Hardening and thickening of the arteries is a hallmark of atherosclerosis. The process is usually the result of accumulated fatty tissue and cholesterol, and begins when oxidized lipoproteins come in contact with an arterial wall and cause damage. To fight this condition, white blood cells are sent to the growing lesion. As the white blood cells become engorged, they rupture, depositing more lipoproteins in the lumen of the artery, contributing to the problem. As a response, the body sends more white blood cells. Eventually, inflammation occurs, and plaque begins to collect on the arterial wall, causing the muscle cells to enlarge and form a hard cover. As a consequence, the path available for blood flow becomes constricted, causing tissues that are located downstream to suffer from insufficient oxygenation. When this occurs in the general circulatory system, as opposed to the heart or brain, it is referred to as peripheral arterial disease (PAD).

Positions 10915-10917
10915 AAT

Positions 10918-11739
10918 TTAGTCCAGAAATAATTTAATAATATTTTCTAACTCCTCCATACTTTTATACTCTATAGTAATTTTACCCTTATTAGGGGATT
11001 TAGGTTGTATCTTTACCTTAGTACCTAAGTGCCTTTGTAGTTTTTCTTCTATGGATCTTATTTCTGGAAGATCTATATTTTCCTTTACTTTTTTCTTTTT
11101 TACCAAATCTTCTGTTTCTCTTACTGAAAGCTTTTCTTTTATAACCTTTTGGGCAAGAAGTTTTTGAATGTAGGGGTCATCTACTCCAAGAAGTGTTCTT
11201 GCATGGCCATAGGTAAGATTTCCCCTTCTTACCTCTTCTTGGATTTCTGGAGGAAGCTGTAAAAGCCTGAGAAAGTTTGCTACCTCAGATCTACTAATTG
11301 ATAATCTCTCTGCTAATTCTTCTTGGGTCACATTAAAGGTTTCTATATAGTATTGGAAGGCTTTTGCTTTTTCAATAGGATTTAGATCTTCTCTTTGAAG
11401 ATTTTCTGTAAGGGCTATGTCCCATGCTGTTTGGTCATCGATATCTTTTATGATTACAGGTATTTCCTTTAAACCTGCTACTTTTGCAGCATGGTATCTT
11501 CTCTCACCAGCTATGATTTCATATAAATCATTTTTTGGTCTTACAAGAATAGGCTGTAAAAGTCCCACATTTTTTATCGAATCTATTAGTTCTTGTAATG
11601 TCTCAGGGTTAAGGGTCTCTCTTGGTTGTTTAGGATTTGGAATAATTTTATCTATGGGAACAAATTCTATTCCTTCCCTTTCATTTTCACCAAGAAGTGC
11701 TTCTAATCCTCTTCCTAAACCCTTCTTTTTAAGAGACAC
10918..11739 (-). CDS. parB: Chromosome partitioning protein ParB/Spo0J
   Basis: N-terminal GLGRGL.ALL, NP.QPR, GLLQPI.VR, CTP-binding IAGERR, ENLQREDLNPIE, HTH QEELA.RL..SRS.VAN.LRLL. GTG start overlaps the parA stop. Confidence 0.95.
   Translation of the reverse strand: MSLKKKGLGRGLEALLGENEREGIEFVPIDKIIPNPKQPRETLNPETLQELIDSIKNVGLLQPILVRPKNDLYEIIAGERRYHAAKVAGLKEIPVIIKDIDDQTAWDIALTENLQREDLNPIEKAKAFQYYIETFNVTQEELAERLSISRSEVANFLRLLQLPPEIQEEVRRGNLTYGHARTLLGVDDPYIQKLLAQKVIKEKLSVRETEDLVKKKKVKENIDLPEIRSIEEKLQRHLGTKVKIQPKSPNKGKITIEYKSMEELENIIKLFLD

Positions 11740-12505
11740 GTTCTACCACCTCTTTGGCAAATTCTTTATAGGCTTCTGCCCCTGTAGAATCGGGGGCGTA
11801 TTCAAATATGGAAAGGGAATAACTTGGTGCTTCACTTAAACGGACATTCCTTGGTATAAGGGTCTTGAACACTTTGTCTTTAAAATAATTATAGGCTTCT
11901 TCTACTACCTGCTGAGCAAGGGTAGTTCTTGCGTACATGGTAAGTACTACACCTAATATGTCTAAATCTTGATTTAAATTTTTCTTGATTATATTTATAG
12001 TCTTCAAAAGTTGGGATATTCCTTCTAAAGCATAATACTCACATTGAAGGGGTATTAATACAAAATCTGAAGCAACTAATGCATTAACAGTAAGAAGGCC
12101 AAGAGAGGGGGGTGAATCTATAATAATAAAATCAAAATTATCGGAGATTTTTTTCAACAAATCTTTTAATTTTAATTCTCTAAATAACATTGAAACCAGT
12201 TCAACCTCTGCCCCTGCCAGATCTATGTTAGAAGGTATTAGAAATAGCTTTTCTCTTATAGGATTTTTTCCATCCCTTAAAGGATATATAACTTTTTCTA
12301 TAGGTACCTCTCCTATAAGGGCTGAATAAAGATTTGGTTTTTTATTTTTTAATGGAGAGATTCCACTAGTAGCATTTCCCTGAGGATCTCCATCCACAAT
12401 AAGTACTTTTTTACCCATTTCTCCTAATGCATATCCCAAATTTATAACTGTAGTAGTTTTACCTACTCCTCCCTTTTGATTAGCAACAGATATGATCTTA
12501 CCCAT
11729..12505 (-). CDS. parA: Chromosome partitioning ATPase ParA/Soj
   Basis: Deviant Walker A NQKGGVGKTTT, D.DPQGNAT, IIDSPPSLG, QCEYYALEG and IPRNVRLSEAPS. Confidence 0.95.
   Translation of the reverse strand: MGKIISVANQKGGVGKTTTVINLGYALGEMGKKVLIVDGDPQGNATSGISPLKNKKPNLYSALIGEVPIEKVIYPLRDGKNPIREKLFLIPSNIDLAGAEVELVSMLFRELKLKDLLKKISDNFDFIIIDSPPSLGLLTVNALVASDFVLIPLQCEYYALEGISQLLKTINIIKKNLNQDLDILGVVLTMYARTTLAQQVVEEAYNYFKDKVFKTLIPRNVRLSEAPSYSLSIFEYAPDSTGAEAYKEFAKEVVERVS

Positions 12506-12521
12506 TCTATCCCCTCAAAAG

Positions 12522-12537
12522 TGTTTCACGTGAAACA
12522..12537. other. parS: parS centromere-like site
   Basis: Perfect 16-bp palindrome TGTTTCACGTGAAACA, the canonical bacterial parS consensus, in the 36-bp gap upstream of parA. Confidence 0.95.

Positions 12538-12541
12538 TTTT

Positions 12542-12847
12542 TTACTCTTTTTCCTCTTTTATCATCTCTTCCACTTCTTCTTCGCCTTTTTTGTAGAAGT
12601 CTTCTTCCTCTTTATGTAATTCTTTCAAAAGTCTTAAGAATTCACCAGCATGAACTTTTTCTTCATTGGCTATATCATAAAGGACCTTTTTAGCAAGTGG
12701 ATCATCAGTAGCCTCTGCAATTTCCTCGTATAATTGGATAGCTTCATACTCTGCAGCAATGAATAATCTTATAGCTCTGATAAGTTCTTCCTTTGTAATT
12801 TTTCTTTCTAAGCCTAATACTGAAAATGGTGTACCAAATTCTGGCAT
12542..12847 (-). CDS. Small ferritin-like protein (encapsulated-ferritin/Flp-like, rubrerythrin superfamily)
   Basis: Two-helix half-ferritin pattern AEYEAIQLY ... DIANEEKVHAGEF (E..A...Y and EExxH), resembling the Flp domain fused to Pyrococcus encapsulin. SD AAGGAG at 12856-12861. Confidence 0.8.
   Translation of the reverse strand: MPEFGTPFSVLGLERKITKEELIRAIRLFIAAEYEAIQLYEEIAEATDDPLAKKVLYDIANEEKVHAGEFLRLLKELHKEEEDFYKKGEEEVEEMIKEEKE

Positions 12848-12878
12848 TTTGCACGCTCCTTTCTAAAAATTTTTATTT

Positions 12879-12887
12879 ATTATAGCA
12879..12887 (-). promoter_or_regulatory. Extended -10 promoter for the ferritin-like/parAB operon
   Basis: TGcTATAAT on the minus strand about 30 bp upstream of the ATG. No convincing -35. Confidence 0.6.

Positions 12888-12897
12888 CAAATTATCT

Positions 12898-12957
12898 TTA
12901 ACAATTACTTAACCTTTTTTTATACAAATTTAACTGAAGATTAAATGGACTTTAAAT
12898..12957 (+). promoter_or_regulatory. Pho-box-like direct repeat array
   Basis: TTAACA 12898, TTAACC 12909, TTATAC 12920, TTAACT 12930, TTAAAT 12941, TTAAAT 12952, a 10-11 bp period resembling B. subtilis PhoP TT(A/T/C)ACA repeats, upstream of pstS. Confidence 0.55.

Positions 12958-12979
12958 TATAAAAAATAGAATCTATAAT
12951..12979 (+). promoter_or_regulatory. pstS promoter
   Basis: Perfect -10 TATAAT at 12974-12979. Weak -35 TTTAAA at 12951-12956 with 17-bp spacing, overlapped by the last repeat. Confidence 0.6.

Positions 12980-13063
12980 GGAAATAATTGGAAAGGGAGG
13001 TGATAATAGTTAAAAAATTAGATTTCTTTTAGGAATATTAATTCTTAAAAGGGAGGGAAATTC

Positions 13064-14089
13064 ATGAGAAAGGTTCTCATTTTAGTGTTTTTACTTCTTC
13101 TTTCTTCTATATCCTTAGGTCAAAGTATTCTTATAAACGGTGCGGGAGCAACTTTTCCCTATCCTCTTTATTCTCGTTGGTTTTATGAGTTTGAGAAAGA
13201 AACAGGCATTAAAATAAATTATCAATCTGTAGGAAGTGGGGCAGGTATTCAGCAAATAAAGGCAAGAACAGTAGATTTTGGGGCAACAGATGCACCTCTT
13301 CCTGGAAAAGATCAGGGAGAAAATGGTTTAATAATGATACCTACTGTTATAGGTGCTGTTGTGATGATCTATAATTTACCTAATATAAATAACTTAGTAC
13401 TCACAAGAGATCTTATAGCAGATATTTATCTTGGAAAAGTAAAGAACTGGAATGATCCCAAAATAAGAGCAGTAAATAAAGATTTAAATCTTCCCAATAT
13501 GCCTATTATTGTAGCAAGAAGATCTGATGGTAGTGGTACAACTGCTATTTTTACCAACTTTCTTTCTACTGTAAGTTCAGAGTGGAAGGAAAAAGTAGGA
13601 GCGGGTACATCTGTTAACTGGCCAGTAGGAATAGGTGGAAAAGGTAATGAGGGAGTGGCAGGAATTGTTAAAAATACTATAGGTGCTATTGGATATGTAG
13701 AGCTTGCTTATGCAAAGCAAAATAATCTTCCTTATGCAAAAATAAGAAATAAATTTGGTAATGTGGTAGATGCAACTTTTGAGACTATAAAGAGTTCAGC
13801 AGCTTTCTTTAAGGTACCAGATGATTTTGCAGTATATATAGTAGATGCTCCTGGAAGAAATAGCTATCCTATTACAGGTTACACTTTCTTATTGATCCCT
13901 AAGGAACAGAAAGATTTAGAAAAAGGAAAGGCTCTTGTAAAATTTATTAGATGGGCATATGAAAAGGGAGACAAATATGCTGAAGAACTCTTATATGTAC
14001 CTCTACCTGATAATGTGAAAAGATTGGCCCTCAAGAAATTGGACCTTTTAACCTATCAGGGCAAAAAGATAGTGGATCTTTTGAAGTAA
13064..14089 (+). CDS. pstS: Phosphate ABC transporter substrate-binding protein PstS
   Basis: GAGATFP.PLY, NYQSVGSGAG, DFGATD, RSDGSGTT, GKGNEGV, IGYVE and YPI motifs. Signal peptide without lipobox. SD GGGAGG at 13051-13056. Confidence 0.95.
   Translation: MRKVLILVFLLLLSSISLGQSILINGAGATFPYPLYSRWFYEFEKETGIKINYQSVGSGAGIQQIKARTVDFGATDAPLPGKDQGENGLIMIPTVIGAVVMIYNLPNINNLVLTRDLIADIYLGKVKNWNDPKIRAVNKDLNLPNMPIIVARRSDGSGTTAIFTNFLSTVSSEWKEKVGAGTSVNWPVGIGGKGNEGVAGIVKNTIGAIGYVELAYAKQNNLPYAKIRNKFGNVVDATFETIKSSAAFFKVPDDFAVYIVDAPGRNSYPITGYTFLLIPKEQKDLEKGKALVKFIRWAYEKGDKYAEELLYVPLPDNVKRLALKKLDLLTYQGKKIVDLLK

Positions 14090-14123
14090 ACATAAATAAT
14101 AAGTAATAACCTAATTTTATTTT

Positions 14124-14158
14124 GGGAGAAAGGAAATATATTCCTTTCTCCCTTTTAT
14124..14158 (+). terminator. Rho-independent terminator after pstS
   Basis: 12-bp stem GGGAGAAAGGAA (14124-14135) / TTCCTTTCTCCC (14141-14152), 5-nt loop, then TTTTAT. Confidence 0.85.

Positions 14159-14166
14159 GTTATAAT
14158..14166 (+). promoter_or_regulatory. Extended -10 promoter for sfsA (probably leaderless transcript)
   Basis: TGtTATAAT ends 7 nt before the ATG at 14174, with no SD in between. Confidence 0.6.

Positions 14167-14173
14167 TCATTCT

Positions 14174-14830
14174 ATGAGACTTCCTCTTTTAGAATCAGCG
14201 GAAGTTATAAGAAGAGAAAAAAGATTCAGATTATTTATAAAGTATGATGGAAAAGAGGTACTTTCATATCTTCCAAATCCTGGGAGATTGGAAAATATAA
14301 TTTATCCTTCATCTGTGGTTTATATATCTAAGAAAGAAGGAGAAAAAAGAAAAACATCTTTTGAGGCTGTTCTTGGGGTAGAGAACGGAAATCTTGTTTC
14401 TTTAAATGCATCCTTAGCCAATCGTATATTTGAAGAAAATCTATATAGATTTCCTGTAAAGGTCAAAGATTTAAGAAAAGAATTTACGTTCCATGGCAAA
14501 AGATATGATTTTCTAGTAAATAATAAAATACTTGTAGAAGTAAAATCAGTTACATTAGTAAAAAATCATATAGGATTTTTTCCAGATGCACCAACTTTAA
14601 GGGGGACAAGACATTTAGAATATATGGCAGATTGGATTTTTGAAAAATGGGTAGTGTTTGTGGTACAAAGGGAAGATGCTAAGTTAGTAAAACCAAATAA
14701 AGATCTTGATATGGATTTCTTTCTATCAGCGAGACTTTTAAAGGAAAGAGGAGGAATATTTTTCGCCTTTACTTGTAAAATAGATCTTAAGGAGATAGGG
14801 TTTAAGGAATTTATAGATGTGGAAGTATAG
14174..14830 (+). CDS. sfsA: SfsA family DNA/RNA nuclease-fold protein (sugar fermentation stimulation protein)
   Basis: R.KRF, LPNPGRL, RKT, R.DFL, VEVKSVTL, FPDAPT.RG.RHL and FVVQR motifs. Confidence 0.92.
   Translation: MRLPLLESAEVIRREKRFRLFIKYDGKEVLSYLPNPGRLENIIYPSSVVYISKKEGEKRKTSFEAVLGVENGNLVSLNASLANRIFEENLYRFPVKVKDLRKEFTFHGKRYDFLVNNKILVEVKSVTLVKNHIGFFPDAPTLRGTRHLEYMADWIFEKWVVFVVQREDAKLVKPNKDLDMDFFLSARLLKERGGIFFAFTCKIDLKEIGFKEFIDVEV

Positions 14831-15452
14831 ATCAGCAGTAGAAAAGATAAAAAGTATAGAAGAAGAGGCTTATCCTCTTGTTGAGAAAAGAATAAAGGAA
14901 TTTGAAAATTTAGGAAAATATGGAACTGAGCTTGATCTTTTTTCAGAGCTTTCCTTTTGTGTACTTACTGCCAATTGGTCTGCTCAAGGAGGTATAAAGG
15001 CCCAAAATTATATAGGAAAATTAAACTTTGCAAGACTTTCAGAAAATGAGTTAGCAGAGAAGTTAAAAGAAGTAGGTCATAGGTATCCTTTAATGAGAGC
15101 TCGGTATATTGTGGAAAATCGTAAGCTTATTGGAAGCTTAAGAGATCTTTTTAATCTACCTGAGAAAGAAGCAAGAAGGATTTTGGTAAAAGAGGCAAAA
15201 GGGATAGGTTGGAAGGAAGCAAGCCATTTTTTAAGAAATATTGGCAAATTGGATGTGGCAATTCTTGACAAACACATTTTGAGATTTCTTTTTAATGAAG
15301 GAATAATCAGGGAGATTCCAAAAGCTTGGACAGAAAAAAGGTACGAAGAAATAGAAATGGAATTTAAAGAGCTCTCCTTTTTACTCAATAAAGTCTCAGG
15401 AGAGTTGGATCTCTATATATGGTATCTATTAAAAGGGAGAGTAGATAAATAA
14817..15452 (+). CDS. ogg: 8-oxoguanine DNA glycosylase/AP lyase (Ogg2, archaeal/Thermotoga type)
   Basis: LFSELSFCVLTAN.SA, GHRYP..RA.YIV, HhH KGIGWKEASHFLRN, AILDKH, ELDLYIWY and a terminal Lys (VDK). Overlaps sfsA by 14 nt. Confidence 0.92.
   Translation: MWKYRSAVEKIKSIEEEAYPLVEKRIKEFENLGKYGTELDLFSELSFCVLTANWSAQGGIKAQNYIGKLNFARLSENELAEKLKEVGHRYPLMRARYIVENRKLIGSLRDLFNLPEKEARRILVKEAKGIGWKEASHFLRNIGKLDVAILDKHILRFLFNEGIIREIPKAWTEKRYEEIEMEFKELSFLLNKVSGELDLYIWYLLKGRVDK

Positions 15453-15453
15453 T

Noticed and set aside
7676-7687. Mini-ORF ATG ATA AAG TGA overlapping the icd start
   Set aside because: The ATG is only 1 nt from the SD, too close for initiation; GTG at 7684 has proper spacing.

The use of peripheral stents is one of the options available for treating PAD. As global awareness of PAD increases, it is natural that the global market for these devices to continue experiencing growth in the future. With the exception of the European market, all peripheral stent global markets are expected to grow at a two-digit rate in the upcoming years, with China experiencing the highest combined annual growth rate at over 22%. The rise in peripheral procedures in the country will continue due to the relatively unsaturated market for peripheral vascular devices. The same is the case for India. The US peripheral stent market will also experience growth in the future, albeit weaker than will be the case in Europe. There is still a large untreated population in the U.S. that could benefit from stents; therefore, procedure numbers will continue to grow as well.